number of reelections and extending the presidential term from six to seven
years (art. 230) are meant to strengthen the presidency in order to carry out
the long-term project of Venezuela's
political and economic transformation from capitalism to socialism. In a way,
opponents ought to be grateful that Chavez is not proposing a transition within
his current presidential term (which lasts another five years), but a
transition with a much longer time line, which would be far less traumatic and
thus gives the opposition far more opportunities to reverse the project.

Extending Chavez's presidency
(if reelected) is a mixed problem, though. On the one hand, Chavez supporters
are right to say that it is more democratic if citizens are free to elect
whomever they choose, as often as they choose, without artificial limitations.
On the other hand, supporters of this principle ought to address the main
reason such unlimited reelections are often prohibited, which is that
presidents tend to accumulate power and can use the advantages of their office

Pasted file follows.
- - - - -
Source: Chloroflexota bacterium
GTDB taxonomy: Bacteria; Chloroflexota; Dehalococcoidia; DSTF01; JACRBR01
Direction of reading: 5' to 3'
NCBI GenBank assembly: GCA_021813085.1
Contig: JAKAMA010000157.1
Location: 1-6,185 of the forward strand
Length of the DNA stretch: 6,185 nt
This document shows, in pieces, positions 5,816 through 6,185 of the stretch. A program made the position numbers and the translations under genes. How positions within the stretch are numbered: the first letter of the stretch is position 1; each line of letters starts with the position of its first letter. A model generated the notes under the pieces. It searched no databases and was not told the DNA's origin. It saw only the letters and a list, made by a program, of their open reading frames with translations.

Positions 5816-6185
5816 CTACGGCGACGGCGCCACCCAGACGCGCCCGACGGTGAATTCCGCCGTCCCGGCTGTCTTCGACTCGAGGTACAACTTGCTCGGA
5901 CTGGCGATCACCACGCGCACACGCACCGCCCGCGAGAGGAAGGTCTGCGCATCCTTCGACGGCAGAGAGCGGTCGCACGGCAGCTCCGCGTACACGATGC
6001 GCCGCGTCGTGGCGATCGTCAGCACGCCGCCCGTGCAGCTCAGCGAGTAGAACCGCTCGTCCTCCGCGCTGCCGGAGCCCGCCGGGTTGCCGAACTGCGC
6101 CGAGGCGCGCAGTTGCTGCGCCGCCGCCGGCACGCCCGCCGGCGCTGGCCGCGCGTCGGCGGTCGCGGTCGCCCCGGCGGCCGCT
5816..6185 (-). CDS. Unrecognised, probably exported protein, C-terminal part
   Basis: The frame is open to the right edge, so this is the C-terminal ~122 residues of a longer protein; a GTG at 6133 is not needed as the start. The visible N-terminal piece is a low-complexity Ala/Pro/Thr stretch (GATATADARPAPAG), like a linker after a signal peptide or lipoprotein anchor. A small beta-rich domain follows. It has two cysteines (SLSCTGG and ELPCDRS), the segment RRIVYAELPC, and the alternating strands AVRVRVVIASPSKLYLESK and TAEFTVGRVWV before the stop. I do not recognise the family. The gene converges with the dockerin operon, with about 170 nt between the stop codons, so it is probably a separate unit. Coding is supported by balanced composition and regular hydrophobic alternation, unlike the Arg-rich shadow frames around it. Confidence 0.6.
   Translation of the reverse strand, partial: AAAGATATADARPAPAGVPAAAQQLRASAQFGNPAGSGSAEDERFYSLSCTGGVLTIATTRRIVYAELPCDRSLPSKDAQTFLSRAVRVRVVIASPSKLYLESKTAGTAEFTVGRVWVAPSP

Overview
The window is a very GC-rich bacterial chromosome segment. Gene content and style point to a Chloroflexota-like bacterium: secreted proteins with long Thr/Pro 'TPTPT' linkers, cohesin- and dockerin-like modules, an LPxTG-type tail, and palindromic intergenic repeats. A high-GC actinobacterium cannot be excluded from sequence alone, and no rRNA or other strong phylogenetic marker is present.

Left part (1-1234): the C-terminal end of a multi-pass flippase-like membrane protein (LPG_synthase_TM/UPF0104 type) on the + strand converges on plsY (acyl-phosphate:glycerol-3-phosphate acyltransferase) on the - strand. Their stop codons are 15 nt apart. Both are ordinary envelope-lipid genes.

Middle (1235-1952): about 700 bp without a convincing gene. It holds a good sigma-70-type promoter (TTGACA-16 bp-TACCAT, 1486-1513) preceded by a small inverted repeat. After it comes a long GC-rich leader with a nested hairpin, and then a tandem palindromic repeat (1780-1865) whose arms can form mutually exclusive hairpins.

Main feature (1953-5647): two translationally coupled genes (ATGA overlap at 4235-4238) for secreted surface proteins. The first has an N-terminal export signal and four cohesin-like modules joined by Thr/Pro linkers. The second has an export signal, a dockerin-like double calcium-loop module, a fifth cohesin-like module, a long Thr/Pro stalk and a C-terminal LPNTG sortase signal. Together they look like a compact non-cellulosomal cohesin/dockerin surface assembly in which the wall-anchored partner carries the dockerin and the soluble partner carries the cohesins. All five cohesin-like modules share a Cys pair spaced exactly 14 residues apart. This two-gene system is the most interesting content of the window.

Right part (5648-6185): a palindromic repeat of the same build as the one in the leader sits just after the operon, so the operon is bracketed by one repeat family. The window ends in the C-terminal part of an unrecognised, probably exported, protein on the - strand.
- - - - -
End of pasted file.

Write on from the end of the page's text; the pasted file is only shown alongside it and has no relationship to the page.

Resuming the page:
to make it more difficult for challengers to eventually win the presidency. This
would mean placing strict restrictions on using the office of the president in
one's presidential campaign. Currently limitations of this sort are rather
limited in Venezuela.

The other controversial
strengthening of the office of the president is the reform's toughening of
states of emergency. According to the reform, the right to being informed would
be suspended during a state of emergency, which implies that censorship may be
used in such situations (art. 337). The rationale for this is that the April
2002 coup attempt was based on manipulating the media to fabricate events that
ended up justifying the coup. A state of emergency, according to Chavez
supporters, would have to take such a course of events into account. Contrary
to most news reports, though, the state of emergency still includes the right
to defense, to a trial, to communication, and not to be tortured. This is more
than one can say for the current situation in the U.S., where the president has the
authority to arrest people without due process, according to the recently
passed Military Commissions Act.

Another area where the office
of the president is being strengthened is in his ability to promote all military
officers, not just high-ranking ones, as was previously the case (art. 236 no. 8).
While this strengthens the president's control over the military and will
probably increase the premium placed on loyalty to the president, it is not a
"sweeping power" that will turn Venezuela
into a dictatorship. Rather, this is something that ought to be within the